Mo Barbosa has long been involved in efforts to bring about peaceful and just-full resolutions to the issues that we face locally, nationally and globally. His efforts have included work on anti-nuclear proliferation issues, apartheid, global warming, dumping (local and international), water resources, racism, sexism, homophobia, militarization, just economic development, gang violence, sustainable health promotion, youth involvement, community solutions, geo-political issues, and many more issues. His current work in the Area 4/Port neighborhood of Cambridge focuses on violence and other community issues.
As a trainer, Mo Barbosa seeks to build the skills of participants while keeping connections to theory. A long time facilitator of community processes, Mo Barbosa has worked with gangs, parents, youth, political organizations, tenant councils and community resident groups. Mo Barbosa is also a staff consultant with Creating Meaningful Change, a consulting group that focuses on diversity, leadership and organizational development.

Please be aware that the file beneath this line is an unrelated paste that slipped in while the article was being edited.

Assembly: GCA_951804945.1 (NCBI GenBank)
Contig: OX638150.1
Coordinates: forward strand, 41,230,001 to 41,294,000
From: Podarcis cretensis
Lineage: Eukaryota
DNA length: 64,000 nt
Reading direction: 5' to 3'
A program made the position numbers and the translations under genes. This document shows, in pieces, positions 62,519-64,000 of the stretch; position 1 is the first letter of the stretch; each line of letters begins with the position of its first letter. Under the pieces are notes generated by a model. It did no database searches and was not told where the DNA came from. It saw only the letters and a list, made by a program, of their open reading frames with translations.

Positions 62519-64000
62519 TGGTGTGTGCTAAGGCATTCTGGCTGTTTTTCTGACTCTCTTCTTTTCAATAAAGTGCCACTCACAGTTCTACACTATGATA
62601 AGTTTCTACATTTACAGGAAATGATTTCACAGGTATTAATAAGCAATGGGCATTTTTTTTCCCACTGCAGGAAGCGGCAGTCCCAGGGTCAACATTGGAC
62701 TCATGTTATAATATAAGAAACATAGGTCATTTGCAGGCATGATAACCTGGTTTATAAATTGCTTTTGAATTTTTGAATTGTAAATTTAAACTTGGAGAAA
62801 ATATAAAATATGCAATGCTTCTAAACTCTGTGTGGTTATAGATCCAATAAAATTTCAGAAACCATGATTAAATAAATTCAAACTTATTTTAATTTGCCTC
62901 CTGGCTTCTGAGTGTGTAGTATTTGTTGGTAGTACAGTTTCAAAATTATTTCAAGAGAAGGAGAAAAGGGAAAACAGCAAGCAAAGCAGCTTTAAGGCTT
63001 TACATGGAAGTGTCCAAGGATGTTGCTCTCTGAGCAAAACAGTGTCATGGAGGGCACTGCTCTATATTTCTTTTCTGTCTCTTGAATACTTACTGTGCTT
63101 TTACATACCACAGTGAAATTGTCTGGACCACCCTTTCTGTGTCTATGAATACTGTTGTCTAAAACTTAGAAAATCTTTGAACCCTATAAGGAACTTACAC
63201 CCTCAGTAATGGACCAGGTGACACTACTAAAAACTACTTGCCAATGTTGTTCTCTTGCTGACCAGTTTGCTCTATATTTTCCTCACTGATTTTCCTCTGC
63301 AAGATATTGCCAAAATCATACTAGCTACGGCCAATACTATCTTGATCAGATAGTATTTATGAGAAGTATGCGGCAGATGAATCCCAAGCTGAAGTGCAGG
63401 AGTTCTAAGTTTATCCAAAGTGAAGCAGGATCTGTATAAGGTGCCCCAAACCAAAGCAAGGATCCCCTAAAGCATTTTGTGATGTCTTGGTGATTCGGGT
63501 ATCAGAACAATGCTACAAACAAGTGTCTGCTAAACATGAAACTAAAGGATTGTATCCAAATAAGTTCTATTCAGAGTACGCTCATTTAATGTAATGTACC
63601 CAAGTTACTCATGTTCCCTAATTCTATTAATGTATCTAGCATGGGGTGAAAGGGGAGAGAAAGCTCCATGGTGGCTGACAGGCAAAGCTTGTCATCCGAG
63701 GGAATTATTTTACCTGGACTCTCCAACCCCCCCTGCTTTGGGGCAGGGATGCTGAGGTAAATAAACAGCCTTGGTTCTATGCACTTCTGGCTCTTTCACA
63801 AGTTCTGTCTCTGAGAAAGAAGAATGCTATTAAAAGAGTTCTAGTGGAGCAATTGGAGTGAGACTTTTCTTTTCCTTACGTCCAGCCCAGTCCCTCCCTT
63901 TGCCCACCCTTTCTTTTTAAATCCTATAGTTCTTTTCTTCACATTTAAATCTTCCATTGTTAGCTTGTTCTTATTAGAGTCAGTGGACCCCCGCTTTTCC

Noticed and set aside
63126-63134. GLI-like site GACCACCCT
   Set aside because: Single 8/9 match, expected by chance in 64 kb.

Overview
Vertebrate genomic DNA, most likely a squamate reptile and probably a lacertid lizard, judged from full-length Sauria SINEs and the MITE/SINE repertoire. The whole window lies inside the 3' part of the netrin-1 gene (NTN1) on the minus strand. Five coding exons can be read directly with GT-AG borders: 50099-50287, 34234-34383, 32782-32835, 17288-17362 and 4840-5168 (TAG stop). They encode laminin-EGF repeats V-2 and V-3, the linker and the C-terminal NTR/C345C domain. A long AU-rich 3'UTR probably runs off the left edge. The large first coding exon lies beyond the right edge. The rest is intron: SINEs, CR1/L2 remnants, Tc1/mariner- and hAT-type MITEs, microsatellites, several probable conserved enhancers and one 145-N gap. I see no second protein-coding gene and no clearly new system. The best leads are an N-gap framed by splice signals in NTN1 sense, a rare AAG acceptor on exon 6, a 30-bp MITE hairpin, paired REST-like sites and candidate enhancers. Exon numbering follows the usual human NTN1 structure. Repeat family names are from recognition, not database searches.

Mo Barbosa is the chairperson of Men of Color Health Task Force, finance chair for the Cambridge Youth Programs Advisory Board, a member of the Leadership Team for the Peaceable Schools Institute at Leslie College, and board member of the Joint Public Health Board of the Cambridge Health Alliance and the Board of Trustees of the Phillips Brooks House Association at Harvard University. Mo Barbosa is serving again as a Commissioner on the Cambridge Peace Commission. Mo Barbosa has worked on various political campaigns at the local an national level. Additionally, he has participated in various local, state, and national boards and steering committees focusing on a wide range of issues from youth work to international relations.
Mo Barbosa is a native of Cape Verde Islands who grew up in Cambridge, Massachusetts. He has a Bachelor of Arts degree in African and African American Studies from Washington University in St. Louis, Missouri. Mo Barbosa is the son of Pedro and Joaquina Barbosa.